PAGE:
3 Tips for Writing Winning Job Ads to Attract the Candidates You Want

Feeling frustrated with HR because they’re providing inadequate candidates to fill the open positions within your marketing team? Sparking the interest of the best and brightest job candidates to help your company succeed requires the right techniques. Remember, first impressions are crucial, and the first time potential employees “meet” you and your company is through your job ads.

Consider what the job position is and what your goals are before deciding which combination of Google, LinkedIn, Twitter, Facebook or Pinterest will help you achieve your goals. And believe it or not, some businesses are also using traditional print ads.

If you opt to run a print ad, make sure it aligns with the position. Take a look at this print job ad from Twitter … yes, Twitter. It seems odd that they are advertising in print and asking to apply by mail for a position on their Global Mobility team. What do you think?

Twitter uses print ads to recruit a "Creative Specialist" for its Global Mobility Team.
Twitter uses print ads to recruit a “Creative Specialist” for its Global Mobility Team.

3. Think About the Big Picture When Creating a Detailed Job Description

This is your initial opportunity to open the door for that perfect job candidate, so make it count. Everything is in the details, so develop a job description that clearly outlines the key responsibilities and outputs of the position. Then, define the behavioral characteristics of the person you feel is your ideal candidate. Have someone who truly understands this position work with HR to write it. Creating a job ad to “fill head count” will get you zero results.

  • Use a Searchable Title: Now isn’t the time to be clever and vague. If it’s not common enough, common job seekers won’t find it! Use a job title that is searchable and relevant to a broad audience, and be sure that it clearly describes the position. Be sure to include the stage of the career (junior vs. senior). Smart candidates will certainly incorporate some of these key words that you’ve advertised into their cover letter and resume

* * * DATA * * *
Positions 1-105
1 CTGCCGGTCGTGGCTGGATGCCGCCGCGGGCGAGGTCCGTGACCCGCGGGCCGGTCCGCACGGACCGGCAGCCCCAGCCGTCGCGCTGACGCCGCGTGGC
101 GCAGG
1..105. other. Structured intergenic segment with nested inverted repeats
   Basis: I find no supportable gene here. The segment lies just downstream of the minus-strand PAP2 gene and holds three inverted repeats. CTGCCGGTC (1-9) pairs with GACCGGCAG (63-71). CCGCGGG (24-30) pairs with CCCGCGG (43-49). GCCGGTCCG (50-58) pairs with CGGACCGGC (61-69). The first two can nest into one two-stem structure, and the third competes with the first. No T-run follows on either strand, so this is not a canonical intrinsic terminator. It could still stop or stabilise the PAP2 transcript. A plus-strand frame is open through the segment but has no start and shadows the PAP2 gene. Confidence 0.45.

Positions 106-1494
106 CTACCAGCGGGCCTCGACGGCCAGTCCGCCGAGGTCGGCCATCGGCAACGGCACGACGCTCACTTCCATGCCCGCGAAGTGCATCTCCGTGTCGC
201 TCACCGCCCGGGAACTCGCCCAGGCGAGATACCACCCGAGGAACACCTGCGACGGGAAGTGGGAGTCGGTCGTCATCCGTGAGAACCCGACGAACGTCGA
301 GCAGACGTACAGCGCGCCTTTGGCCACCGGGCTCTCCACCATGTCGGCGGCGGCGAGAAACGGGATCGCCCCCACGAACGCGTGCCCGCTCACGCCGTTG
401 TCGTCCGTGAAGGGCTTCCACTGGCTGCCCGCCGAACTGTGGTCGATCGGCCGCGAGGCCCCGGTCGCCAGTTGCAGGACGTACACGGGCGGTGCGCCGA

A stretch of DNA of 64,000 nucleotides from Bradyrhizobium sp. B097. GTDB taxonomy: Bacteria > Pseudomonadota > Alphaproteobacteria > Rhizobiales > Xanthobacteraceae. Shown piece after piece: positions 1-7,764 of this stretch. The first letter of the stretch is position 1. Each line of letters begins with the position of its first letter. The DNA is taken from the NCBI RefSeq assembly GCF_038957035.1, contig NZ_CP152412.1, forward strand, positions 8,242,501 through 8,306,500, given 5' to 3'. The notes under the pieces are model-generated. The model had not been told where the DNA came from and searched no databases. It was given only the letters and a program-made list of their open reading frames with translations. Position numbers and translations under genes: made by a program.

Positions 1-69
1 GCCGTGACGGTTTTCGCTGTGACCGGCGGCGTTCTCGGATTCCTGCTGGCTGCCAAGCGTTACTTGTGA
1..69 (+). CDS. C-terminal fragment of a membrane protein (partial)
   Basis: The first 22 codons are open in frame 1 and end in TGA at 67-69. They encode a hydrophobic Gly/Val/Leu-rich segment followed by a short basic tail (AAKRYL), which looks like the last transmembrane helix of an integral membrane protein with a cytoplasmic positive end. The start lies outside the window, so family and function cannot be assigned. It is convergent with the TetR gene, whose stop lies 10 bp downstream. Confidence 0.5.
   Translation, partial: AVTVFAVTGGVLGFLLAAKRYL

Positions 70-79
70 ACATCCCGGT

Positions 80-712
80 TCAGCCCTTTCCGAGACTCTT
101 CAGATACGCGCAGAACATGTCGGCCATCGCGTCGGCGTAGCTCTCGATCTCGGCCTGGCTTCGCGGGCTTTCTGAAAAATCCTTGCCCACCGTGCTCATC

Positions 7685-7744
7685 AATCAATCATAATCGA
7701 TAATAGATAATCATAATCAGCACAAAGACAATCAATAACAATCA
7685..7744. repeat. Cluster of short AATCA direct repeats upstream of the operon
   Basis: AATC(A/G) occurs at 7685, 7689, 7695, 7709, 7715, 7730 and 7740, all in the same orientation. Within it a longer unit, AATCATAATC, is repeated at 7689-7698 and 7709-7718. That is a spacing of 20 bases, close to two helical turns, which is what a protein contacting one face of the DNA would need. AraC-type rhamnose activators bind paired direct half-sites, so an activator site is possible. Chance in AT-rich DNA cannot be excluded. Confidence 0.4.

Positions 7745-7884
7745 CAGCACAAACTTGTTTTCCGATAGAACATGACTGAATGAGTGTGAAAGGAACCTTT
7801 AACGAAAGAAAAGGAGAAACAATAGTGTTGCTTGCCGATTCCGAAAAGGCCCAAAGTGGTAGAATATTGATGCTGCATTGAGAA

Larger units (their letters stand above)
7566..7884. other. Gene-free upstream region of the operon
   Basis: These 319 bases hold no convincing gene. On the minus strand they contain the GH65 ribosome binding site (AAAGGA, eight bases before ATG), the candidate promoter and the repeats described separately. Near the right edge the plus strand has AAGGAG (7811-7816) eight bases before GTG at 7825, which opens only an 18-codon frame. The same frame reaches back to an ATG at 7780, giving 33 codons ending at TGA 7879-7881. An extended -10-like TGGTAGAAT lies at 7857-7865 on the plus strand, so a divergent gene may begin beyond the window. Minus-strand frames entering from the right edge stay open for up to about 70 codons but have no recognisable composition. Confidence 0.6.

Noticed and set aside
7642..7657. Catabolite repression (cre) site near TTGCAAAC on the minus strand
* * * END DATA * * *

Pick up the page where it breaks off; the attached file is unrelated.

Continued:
• Sell the Role: Shout it from the rooftops — what’s so great about this job? Don’t expect your potential perfect employee to hunt for reasons to work for you. Tell them. Will they be working with interesting clients? Who? Spell it out for them. Emphasize what this person will be doing and what he or she could become if successful. You’ll attract the best people this way. Make sure any promotions and job opportunities are advertised, too. When thinking about their career path, your candidate will be more interested in a job that provides job growth.
  • Sell Your Company: Tell potential job recruits why it’s cool to work for your company. Do you offer flexible hours or free breakfast Friday? Tell them what the culture is like. Also consider adding links to your website, news, press releases and any other social media presence. Top performers often research different companies to see if your values are in line with theirs, so be sure this information is easily accessible and clearly stated